Network Administration: Understanding Binary - dummies

Network Administration: Understanding Binary

Before you can understand the details of how IP addressing works, you need to understand how the binary numbering system works because binary is the basis of IP addressing.

Binary is a counting system that uses only two numerals: 0 and 1. In the decimal system (with which most people are accustomed), you use 10 numerals: 0–9.In an ordinary decimal number — such as 3,482 — the rightmost digit represents ones; the next digit to the left, tens; the next, hundreds; the next, thousands; and so on.

These digits represent powers of ten: first 100 (which is 1); next, 101 (10); then 102 (100); then 103 (1,000); and so on. In binary, you have only two numerals rather than ten, which is why binary numbers look somewhat monotonous, as in 110011, 101111, and 100001.

The positions in a binary number (called bits rather than digits) represent powers of two rather than powers of ten: 1, 2, 4, 8, 16, 32, and so on. To figure the decimal value of a binary number, you multiply each bit by its corresponding power of two and then add the results. The decimal value of binary 10111, for example, is calculated as follows:

  1 × 20 = 1 ×  1 =   1
+ 1 × 21 = 1 ×  2 =   2
+ 1 × 22 = 1 ×  4 =   4
+ 0 × 23 = 0 ×  8 =   0
+ 1 × 24 = 1 × 16 = _16
                     23

Fortunately, converting a number between binary and decimal is something a computer is good at — so good, in fact, that you’re unlikely ever to need to do any conversions yourself. Instead, the point is to have a basic understanding of how computers store information and — most important — to understand how the binary counting system works.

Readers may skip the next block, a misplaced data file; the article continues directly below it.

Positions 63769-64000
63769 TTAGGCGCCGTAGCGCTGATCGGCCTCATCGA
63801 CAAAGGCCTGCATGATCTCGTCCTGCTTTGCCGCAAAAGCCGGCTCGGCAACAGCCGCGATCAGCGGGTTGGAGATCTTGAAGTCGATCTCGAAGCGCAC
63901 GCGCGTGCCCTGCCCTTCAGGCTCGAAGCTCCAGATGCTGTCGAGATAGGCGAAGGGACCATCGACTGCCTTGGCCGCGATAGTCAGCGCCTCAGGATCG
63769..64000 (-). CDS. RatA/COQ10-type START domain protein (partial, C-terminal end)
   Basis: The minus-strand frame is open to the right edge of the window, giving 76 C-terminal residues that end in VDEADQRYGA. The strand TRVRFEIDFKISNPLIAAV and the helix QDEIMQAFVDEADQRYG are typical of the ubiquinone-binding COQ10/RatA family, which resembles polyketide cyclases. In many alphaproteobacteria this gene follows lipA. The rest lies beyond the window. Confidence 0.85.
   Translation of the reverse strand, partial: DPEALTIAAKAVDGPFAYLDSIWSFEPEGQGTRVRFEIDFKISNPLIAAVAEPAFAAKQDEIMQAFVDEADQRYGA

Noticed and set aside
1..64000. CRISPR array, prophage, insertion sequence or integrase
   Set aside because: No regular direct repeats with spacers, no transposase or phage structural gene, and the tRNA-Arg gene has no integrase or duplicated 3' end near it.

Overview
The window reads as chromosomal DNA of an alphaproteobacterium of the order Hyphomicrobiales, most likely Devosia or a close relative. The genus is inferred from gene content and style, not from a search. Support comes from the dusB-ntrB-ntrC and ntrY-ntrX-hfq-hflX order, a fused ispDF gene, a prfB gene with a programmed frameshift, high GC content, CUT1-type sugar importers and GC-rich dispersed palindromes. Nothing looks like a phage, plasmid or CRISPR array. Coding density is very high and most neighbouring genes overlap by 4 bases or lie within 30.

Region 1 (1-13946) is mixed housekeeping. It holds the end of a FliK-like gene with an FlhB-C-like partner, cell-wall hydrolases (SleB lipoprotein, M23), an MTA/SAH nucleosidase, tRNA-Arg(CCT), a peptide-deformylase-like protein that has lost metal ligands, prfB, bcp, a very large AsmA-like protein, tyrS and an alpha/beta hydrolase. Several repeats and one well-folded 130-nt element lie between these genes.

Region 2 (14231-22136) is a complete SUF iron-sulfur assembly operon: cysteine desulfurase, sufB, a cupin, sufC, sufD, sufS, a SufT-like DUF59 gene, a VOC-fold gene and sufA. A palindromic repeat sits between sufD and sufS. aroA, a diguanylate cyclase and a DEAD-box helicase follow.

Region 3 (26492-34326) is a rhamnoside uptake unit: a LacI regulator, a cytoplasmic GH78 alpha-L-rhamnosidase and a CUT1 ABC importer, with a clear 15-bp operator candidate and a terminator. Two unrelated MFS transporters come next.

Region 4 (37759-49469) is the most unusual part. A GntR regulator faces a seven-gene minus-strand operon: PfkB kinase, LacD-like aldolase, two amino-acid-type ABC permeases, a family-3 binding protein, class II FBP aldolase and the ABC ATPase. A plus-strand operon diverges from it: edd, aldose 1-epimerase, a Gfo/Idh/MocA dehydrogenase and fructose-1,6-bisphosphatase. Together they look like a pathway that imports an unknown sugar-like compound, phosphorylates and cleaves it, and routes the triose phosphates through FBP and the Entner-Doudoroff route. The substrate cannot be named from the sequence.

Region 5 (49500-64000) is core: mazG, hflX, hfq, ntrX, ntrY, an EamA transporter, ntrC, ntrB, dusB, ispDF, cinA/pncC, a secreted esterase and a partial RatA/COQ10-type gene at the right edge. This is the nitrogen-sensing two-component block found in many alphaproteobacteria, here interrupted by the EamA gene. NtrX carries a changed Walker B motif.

Here are some of the more interesting characteristics of binary and how the system is similar to and differs from the decimal system:

  • In decimal, the number of decimal places allotted for a number determines how large the number can be. If you allot six digits, for example, the largest number possible is 999,999. Because 0 is itself a number, however, a six-digit number can have any of 1 million different values.

    Similarly, the number of bits allotted for a binary number determines how large that number can be. If you allot eight bits, the largest value that number can store is 11111111, which happens to be 255 in decimal.

  • To quickly figure how many different values you can store in a binary number of a given length, use the number of bits as an exponent of two. An eight-bit binary number, for example, can hold 28 values. Because 28 is 256, an eight-bit number can have any of 256 different values. This is why a byte — eight bits — can have 256 different values.

  • This “powers of two” thing is why computers don’t use nice, even, round numbers in measuring such values as memory or disk space. A value of 1K, for example, is not an even 1,000 bytes: It’s actually 1,024 bytes because 1,024 is 210. Similarly, 1MB is not an even 1,000,000 bytes but instead 1,048,576 bytes, which happens to be 220.

    One basic test of computer nerd-dom is knowing your powers of two because they play such an important role in binary numbers. Just for the fun of it, but not because you really need to know, the table below lists the powers of two up to 32.

Powers of Two
Power Bytes Kilobytes Power Bytes K, MB, or GB
21 2 217 131,072   128K
22 4 218 262,144   256K
23 8 219 524,288   512K
24 16 220 1,048,576 1MB  
25 32 221 2,097,152 2MB  
26 64 222 4,194,304 4MB  
27 128 223 8,388,608 8MB  
28 256 224 16,777,216 16MB  
29 512 225 33,554,432 32MB  
210 1,024 1K 226 67,108,864 64MB
211 2,048 2K 227 134,217,728 128MB
212 4,096 4K 228 268,435,456 256MB
213 8,192 8K 229 536,870,912 512MB
214 16,384 16K 230 1,073,741,824 1GB
215 32,768 32K 231 2,147,483,648 2GB
216 65,536 64K 232 4,294,967,296 4GB